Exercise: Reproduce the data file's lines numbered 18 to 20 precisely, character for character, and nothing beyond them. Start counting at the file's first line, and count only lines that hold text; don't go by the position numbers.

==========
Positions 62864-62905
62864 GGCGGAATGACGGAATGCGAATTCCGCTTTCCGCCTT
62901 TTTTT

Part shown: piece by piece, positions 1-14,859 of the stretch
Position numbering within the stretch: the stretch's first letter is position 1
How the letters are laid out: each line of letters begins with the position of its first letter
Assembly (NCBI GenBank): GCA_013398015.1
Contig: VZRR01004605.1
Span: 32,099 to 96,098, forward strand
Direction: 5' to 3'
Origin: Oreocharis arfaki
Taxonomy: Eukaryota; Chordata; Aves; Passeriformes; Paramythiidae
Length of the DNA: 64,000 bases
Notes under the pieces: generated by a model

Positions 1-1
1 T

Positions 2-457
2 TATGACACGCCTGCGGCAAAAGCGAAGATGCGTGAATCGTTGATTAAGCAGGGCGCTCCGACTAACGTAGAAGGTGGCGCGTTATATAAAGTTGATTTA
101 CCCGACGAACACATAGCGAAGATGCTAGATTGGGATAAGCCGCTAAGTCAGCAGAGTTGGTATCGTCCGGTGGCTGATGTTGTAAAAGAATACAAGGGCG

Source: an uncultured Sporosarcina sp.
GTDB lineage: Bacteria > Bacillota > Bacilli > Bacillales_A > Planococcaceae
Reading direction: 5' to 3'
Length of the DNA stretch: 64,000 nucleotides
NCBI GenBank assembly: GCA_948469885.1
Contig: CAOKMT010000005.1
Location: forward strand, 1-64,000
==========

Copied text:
2 TATGACACGCCTGCGGCAAAAGCGAAGATGCGTGAATCGTTGATTAAGCAGGGCGCTCCGACTAACGTAGAAGGTGGCGCGTTATATAAAGTTGATTTA
101 CCCGACGAACACATAGCGAAGATGCTAGATTGGGATAAGCCGCTAAGTCAGCAGAGTTGGTATCGTCCGGTGGCTGATGTTGTAAAAGAATACAAGGGCG

Source: an uncultured Sporosarcina sp.